Embezzlement in Oklahoma has severe penalties. It’s a white-collar crime, which means it’s non-violent and committed for financial gain. However, the legal system treats it just as seriously as any other criminal activity. If someone steals from their employer or organization, that’s embezzlement, but it’s not as simple as many people imagine, like stealing money from a cash register.
What counts as embezzlement?
Embezzlement encompasses a broad range of actions. Typically, it starts legally. A person has legal access to a company’s or organization’s funds and has a responsibility to use those funds in specific ways. The situation could result in the white-collar criminal charge of embezzlement if that person fails to use the funds as required.
Examples of embezzlement
Though some forms of embezzlement are obvious, not all of them are. For instance, engaging in other business on company time is an example of embezzlement. A company might see that as time theft. Taking company supplies, like pens, can also be embezzlement. Though most companies won’t notice a single missing pen, employees technically don’t have the right to take such things home.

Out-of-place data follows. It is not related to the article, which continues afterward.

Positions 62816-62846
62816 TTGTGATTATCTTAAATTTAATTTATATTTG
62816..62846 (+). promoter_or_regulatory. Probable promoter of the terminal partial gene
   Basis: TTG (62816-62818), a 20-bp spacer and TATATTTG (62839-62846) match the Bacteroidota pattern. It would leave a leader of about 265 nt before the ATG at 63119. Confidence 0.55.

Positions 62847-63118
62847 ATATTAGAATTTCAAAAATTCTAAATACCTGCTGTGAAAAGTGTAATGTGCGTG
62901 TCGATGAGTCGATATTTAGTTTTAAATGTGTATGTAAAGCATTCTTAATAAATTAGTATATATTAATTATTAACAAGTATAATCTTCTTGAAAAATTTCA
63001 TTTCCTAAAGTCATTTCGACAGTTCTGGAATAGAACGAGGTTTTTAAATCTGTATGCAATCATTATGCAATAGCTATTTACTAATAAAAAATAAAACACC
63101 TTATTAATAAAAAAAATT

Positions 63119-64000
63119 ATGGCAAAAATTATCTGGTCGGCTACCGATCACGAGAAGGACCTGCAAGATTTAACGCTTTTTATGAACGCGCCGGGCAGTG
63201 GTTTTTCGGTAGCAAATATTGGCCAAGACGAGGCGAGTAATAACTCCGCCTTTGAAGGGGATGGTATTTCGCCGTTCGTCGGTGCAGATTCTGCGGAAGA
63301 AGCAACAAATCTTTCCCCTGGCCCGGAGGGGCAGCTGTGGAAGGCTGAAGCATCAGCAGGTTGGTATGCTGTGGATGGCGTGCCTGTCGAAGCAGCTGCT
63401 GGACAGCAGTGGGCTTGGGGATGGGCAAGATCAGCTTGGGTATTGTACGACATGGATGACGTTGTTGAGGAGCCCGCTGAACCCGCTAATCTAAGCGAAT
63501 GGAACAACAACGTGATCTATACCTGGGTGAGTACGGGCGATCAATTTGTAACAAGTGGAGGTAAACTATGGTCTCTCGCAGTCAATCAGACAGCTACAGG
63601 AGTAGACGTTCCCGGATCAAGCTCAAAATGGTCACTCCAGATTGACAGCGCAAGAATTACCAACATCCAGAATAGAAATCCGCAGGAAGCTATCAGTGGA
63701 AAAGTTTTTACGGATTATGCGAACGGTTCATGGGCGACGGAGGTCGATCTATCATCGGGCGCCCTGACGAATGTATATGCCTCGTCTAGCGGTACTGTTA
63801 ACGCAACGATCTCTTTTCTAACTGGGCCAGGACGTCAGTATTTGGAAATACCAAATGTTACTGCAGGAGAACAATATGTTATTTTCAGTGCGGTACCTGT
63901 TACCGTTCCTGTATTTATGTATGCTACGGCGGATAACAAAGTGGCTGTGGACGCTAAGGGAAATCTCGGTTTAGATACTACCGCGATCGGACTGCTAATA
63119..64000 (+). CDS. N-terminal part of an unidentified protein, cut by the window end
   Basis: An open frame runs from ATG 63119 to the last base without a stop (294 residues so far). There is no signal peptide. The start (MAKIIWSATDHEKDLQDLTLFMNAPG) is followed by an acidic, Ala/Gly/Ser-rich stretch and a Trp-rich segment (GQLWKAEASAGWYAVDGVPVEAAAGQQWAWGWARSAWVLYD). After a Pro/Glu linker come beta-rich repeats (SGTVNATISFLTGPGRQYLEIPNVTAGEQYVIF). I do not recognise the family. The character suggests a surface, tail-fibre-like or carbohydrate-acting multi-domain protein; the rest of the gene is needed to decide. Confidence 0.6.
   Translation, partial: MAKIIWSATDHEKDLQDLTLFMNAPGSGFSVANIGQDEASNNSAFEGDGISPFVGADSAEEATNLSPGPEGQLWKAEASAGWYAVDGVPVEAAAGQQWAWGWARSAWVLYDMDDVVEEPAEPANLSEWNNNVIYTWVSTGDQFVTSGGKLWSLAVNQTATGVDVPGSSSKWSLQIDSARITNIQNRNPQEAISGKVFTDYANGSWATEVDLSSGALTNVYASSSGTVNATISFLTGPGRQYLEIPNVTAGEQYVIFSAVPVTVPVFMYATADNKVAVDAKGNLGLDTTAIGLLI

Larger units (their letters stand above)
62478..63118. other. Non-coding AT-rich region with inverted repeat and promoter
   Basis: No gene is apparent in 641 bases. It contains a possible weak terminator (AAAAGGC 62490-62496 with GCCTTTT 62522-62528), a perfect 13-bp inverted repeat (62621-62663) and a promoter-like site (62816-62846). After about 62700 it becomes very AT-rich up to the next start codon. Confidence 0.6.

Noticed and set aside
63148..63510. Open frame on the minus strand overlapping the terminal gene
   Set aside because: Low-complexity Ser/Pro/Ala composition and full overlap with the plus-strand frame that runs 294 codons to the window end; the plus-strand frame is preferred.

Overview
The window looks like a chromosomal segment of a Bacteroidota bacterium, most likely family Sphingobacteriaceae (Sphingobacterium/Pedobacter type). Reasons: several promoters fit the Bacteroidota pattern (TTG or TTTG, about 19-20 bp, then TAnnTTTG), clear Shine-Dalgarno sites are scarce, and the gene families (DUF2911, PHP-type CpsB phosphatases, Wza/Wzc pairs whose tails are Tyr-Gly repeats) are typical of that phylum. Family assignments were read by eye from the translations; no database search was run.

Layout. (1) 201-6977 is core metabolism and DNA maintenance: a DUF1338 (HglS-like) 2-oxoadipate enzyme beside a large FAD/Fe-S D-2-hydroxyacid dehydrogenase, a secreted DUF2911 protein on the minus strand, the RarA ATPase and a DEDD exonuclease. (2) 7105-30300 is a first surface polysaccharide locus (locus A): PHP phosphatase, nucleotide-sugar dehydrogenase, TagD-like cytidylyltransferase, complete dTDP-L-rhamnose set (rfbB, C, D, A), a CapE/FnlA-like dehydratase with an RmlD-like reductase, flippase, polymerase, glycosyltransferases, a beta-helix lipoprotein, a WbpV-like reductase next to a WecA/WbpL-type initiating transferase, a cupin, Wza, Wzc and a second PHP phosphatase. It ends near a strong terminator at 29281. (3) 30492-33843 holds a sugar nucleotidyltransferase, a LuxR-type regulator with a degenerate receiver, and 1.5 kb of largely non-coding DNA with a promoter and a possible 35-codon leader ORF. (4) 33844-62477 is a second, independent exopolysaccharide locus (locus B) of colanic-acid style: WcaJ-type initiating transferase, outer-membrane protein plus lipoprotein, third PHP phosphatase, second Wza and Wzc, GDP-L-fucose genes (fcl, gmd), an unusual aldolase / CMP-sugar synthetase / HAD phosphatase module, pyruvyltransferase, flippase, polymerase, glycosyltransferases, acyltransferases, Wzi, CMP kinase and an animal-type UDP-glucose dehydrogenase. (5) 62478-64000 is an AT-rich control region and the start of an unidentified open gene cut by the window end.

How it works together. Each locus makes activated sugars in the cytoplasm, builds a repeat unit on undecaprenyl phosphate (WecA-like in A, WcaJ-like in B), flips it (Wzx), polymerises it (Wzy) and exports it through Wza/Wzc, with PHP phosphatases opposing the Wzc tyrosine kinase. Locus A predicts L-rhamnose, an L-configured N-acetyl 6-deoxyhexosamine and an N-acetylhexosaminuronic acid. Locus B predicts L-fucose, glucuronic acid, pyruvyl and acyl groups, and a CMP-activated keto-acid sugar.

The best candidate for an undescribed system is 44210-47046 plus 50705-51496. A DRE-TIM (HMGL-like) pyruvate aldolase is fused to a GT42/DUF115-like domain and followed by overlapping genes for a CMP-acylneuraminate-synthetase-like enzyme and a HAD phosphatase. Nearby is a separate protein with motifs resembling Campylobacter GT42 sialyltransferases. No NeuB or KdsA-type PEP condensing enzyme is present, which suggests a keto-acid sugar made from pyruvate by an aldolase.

Embezzlement has many other guises. These are just some of them:
- Inappropriately using expense accounts
- Forging checks
- Creating fake payments to fake vendors
- Overbilling clients
- Getting more than one reimbursement for the same expense
- Voiding sales but taking the customer’s money
- Taking money off the top of cash deposits
- Stealing fundraiser money
- Taking equipment
- Stealing products
- Lying about overtime
- Committing corporate espionage
- Securing a line of credit in the company’s name
If someone has accused you of embezzlement, severe consequences might follow, but there are numerous ways to defend against embezzlement charges. You might benefit from contacting a lawyer with experience in defending against white-collar crime charges.